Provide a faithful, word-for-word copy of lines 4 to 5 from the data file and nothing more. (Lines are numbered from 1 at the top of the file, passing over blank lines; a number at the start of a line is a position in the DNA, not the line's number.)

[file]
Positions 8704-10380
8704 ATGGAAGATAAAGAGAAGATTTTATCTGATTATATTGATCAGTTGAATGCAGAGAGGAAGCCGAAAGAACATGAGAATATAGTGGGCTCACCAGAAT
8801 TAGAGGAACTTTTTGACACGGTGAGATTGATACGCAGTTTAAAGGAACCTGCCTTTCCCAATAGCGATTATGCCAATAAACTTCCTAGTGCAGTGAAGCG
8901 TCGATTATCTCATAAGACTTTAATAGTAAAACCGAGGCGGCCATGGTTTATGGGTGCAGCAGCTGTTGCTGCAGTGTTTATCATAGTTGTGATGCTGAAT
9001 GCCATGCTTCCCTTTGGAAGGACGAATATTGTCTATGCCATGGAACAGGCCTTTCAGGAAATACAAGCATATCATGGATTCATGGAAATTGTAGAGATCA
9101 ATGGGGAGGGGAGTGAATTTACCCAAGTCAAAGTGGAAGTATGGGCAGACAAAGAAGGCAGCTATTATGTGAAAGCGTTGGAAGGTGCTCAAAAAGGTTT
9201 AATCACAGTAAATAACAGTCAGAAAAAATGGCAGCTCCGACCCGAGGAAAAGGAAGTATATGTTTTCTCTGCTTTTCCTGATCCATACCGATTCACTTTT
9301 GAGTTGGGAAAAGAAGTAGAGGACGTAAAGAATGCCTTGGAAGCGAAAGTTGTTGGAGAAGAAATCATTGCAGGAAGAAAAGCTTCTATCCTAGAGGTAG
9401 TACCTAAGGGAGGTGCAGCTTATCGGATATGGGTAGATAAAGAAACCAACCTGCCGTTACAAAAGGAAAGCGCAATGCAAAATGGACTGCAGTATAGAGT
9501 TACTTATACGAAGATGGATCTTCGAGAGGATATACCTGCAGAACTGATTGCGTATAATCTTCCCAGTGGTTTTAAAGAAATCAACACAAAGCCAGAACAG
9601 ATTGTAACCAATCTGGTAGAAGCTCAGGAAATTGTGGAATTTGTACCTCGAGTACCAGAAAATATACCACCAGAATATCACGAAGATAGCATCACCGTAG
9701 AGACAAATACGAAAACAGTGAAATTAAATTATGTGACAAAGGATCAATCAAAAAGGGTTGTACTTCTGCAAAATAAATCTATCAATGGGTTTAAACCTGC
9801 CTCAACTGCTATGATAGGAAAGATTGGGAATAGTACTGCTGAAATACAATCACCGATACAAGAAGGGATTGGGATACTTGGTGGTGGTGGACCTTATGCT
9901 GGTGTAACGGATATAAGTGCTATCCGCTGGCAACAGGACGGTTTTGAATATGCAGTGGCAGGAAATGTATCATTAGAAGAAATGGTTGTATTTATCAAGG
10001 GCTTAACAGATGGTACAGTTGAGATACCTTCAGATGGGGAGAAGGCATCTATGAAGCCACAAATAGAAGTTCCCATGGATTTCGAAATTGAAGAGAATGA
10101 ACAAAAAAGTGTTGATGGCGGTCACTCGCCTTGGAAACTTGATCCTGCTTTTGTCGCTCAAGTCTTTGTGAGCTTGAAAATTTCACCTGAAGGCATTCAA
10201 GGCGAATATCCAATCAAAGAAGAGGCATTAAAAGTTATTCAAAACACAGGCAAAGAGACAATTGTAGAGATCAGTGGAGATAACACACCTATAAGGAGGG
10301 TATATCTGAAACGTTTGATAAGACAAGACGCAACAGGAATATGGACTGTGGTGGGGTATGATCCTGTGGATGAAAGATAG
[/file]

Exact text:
8901 TCGATTATCTCATAAGACTTTAATAGTAAAACCGAGGCGGCCATGGTTTATGGGTGCAGCAGCTGTTGCTGCAGTGTTTATCATAGTTGTGATGCTGAAT
9001 GCCATGCTTCCCTTTGGAAGGACGAATATTGTCTATGCCATGGAACAGGCCTTTCAGGAAATACAAGCATATCATGGATTCATGGAAATTGTAGAGATCA